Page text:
The next day was race time and I arrived at the start area feeling confident I was climbing very strongly and there was plenty of uphill to come! My goal is always to do my best and I was sure this time my best would be good enough!

By the second section of climbing I had passed all of my competitors and Barrie shouted up I had a gap of over a minute and a half after the first lap. I found it hard to believe as I felt I was being pretty conservative in my effort, but when you have good form this is often the way it feels!

The rest of the race I built further on my lead, forced for two laps to climb in the middle ring because of gear problems, but by the last lap my prayers were answered and I finally had full use of my gears again. It was not until this final lap that I allowed myself the luxury of thinking about the title. I had a big enough gap to ease off the throttle and take a no risk approach - memories of the 2002 Commonwealth Games incident when I punctured while five seconds off the lead fresh in my mind!

Pulling up onto the tarmac finishing straight with a big grin on my face my Dad was there to greet me, followed closely by Barrie who had run down from the top of the course with our dog Charlie. He must have run a fair few miles that day, popping up all over the course to give me valuable information on times - Barrie, not Charlie... although her barking did encourage me to keep pushing on.

Back at camp I lay on the grass and thought about what I had accomplished. I owe so much to so many people who have given me so much and also stood by me through the good times and the bad. To mention a few, Barrie who is my rock I don't quite know how he puts up with me :-) Husband, best friend, training partner, mentor, coach, mechanic, chauffer! What more can I say?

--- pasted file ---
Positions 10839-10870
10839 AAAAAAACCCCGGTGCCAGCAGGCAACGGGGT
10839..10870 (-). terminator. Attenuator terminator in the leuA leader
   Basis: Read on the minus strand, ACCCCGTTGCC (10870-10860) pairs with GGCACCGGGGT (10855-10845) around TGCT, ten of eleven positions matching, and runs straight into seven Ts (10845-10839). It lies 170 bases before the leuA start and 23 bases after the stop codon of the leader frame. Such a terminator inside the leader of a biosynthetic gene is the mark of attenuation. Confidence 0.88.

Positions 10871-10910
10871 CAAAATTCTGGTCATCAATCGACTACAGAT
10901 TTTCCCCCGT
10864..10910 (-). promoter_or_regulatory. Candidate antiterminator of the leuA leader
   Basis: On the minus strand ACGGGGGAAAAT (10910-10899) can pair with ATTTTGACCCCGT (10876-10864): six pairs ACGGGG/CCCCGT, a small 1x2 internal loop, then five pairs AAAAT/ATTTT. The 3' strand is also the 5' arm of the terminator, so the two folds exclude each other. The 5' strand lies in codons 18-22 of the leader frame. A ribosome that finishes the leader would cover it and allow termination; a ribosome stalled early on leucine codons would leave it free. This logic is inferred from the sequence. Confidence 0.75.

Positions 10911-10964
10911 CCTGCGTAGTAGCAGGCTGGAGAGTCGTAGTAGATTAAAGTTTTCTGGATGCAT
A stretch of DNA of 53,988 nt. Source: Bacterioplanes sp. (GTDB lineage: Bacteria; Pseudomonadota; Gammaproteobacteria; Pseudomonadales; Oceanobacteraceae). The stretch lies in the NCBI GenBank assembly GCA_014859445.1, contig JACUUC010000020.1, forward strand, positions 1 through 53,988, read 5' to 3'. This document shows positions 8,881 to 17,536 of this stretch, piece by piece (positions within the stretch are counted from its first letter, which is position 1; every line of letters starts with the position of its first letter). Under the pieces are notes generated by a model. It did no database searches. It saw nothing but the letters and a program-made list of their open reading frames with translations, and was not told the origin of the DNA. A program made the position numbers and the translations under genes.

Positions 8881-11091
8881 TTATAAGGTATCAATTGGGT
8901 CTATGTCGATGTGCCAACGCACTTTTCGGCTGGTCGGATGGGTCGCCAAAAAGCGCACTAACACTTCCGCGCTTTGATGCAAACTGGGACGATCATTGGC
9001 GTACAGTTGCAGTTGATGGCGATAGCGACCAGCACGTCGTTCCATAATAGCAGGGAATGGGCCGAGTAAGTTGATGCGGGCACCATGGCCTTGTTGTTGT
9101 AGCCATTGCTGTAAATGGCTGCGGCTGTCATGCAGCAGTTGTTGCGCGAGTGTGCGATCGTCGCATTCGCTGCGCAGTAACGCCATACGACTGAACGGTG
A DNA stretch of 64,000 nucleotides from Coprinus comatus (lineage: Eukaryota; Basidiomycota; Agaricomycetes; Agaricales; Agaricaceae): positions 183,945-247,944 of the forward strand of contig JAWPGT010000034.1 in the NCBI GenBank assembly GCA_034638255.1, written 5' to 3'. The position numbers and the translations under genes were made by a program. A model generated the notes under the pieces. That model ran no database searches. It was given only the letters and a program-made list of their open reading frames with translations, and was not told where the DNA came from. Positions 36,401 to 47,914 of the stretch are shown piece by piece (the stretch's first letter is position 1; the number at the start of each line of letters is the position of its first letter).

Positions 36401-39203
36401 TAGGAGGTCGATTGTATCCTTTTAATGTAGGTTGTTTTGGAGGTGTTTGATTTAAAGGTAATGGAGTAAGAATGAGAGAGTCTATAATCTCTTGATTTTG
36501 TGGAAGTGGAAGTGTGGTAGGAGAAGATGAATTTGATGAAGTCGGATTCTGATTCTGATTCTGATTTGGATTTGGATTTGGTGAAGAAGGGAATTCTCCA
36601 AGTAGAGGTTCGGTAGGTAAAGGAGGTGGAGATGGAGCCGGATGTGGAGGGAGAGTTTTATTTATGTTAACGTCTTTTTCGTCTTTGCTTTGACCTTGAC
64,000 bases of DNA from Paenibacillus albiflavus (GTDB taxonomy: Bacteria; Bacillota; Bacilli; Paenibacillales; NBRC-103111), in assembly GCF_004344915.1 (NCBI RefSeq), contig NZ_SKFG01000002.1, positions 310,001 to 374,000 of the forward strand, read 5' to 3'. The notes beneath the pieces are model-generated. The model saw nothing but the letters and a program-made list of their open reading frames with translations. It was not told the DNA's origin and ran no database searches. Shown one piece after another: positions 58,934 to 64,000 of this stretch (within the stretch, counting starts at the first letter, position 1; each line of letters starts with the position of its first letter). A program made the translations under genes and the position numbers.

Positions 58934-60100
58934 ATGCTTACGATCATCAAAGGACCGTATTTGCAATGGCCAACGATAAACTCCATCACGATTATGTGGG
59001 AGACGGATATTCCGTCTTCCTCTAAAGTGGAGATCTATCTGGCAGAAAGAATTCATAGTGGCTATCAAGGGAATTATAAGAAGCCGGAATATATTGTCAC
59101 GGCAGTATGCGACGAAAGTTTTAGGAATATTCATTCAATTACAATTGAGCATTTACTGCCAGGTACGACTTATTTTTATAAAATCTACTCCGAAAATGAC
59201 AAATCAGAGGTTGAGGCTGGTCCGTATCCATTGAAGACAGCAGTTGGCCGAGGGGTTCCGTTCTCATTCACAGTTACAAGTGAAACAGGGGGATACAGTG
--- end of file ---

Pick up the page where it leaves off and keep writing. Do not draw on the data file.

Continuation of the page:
My parents who are my biggest fans, my Mum a self confessed ´'bike groupie' always there cheering me on, my Dad hammering me into the ground on long endurance rides 'to toughen me up' (I guess I should thank you for that now Dad?!) Coaches and mentors Mike Johnson who has shared every trick in the book with me and many hours on the phone, Dr Gordon Wright who has spent many hours analyzing my heart rate data into things well beyond what I understand and formulating the specifics of my training program. These guys have worked so hard to get me to the start line in perfect health and peak condition. My team Science in Sport thanks guys. Another national jersey to hang on the office wall :-) Alex from X-Lite who has been a personal sponsor of myself and Barrie for many years and who will fund me to the Canadian World Cups in the coming weeks. These are but a few of the people who have helped me, there are many more, you know who you are, this title is for you.

Now it is a manic rush to say the least. After interviews, podium & packing up we make a dash for home to wash kit, bikes and pack up as I have to make my way down to Liverpool to catch an early morning flight to Montreal and the World Cup rounds at Mt. St. Anne and Bromont in Canada.

Here's hoping for an easy flight, bye for now.